T. N. Gill, 1861
The Heptapteridae, or three-barbeled catfishes, are a family of catfish that originate from the Americas. Most species are restricted to South America, but Imparfinis lineatus, Nemuroglanis panamensis and Pimelodella chagresi are native to Panama, and Rhamdia species occur as far north as Mexico. The name Heptapteridae is derived from Greek, hepta meaning seven and pteron meaning fin.
The diversity of this family is poorly known, and many species are yet to be described. So far, some 211 species have been described. This family is equivalent to the previously recognized Rhamdiinae, a subfamily of the family Pimelodidae. However, molecular evidence shows this family is a part of the superfamily Pimelodoidea along with the Pimelodidae, Pseudopimelodidae, and Conorhynchos.
The skin of these fish is usually naked (scaleless). They exhibit three pairs of barbels. They have a large adipose fin, and their caudal fin is deeply forked. However, no external characteristics unique to this family allow it to be differentiated from the Pimelodidae.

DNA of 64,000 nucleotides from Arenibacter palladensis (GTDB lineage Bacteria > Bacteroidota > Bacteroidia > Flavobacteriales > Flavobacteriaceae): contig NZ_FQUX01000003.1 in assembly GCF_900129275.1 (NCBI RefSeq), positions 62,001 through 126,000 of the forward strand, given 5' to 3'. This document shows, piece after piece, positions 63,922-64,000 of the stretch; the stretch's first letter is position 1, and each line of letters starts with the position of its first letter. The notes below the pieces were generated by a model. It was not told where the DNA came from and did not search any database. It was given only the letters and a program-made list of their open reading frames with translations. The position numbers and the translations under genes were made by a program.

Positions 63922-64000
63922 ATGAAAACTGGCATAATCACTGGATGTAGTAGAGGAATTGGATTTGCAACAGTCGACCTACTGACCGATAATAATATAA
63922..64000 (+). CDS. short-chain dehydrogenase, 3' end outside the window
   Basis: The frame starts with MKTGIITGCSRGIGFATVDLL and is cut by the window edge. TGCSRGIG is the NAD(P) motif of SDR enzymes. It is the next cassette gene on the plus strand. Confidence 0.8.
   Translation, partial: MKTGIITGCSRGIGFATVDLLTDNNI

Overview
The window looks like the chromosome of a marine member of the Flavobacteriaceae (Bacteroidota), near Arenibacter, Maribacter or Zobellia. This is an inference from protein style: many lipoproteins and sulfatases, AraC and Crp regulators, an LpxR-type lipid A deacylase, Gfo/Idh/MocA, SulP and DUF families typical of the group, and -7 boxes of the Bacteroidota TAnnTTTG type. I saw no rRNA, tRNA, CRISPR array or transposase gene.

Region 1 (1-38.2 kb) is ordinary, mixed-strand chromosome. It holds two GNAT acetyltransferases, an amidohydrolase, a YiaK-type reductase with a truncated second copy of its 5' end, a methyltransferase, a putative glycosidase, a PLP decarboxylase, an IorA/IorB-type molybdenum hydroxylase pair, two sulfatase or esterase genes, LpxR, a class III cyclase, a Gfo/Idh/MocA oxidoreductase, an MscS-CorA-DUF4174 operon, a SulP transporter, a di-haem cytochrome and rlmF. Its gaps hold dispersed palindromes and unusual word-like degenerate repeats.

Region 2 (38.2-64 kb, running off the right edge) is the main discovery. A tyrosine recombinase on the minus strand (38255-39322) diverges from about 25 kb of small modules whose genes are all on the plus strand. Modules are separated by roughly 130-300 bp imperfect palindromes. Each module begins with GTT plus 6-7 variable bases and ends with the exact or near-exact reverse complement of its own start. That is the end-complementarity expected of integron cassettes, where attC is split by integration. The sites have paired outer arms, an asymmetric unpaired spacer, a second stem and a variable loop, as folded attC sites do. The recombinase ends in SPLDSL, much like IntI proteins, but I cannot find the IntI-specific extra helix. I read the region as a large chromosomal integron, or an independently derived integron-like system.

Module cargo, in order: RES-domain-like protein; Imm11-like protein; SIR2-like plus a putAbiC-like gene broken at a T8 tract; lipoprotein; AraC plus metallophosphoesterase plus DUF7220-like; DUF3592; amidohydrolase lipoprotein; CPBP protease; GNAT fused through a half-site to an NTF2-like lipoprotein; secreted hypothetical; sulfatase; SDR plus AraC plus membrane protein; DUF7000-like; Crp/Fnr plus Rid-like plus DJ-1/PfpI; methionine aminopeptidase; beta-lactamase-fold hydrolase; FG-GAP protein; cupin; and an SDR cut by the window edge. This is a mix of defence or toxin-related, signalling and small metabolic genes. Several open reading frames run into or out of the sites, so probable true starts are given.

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- Bichuette, Maria Elina; Trajano, Eleonora (2005). "A new cave species of Rhamdia (Siluriformes: Heptapteridae) from Serra do Ramalho, northeastern Brazil, with notes on ecology and behavior". Neotropical Ichthyology. 3 (4): 587–595. doi:10.1590/S1679-62252005000400016.
- Bockmann; and Castro (2010). The blind catfish from the caves of Chapada Diamantina, Bahia, Brazil (Siluriformes: Heptapteridae): description, anatomy, phylogenetic relationships, natural history, and biogeography. Neotrop. ichthyol. 8(4). doi:10.1590/S1679-62252010000400001